Keywords: Vulcanoids, Cometary Impacts, Cometary Outbursts, Meteor Showers


1. Introduction

Cometary nuclei have long been recognized as crystalline time capsules that contain important information about the initial chemistry and dynamical history of the early solar system [1]. In a complementary and contra sense, however, cometary nuclei can also be thought of as probes to those regions of the solar system that are inaccessible to direct observation from Earth and/or in situ spacecraft study. The idea being exploited here is that cometary nuclei can betray the existence of other bodies within the solar system through the action of collisions. Such collisions it is asserted being able to potentially trigger observable and unexpected outburst activity from the comet and possibly from within any associated Earth-intercepting meteoroid streams [2]. Starting from the basis of a known cometary orbit, therefore, the identification of collision generated outburst phenomenon can, at least in principle, be used to betray the presence of interplanetary objects passing through the perihelion to aphelion region of a specific comet’s orbital plane.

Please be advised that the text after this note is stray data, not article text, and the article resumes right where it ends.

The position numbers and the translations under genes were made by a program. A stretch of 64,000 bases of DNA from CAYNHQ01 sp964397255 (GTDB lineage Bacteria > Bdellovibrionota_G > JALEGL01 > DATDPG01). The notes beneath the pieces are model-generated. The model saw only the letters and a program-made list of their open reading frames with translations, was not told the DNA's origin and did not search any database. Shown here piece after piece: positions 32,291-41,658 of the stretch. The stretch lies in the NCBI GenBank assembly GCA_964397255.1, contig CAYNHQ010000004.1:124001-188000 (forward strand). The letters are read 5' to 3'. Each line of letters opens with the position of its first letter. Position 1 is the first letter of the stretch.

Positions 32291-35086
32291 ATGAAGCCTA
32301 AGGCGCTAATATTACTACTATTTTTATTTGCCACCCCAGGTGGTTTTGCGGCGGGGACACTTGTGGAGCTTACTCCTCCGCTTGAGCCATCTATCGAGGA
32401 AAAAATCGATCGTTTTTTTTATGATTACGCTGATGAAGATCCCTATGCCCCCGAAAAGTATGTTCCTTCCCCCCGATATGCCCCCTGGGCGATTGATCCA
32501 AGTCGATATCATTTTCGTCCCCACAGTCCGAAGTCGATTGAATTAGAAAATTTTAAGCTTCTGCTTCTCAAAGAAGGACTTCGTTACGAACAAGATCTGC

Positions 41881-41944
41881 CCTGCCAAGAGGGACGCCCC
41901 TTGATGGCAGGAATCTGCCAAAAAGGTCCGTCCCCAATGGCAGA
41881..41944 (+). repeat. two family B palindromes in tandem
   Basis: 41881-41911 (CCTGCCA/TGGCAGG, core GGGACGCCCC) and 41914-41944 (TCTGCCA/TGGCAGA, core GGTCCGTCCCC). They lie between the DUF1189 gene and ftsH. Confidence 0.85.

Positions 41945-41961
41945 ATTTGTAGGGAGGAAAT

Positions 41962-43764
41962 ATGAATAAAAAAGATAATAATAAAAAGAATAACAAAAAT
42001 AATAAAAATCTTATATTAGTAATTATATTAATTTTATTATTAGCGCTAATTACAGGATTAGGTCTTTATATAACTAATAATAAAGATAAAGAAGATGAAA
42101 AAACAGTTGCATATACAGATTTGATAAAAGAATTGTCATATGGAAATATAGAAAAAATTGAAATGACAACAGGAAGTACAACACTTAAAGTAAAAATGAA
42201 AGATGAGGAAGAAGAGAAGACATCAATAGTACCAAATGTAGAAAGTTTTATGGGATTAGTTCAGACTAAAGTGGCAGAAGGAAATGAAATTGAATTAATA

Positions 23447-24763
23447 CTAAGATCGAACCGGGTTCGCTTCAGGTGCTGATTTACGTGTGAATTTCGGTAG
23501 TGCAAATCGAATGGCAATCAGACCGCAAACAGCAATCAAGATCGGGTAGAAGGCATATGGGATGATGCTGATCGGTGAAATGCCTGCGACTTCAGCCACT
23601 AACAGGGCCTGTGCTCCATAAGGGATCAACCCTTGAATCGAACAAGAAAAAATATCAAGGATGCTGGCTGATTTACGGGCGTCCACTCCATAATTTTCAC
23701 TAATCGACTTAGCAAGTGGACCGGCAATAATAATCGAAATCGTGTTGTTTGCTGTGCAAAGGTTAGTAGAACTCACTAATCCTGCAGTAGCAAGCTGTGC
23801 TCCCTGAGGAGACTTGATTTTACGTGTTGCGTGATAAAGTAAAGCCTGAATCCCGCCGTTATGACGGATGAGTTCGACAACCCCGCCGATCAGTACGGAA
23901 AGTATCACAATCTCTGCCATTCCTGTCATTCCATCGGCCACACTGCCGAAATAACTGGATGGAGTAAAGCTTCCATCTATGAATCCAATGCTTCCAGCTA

The discovery of the main-belt population of comets [3,4] affords one example where not only was an unexpected reservoir of cometary nuclei discovered, but the discovery outbursts themselves were governed by impact events – although we note that thermal forcing, and rotational spin-up are additional trigger mechanisms. The remarkable discovery images of P/2010 A2 LINEAR further exemplifies the effects of what appears to be a collision between a main-belt cometary nucleus and a multiple-tens-of-meter diameter main-belt asteroid [5]. Comets not belonging to the main-belt population have also been known to undergo outbursts while passing through the main-belt asteroid region [6], and this activity, in many cases, was likely driven by impacts associated with meter-sized asteroid fragments.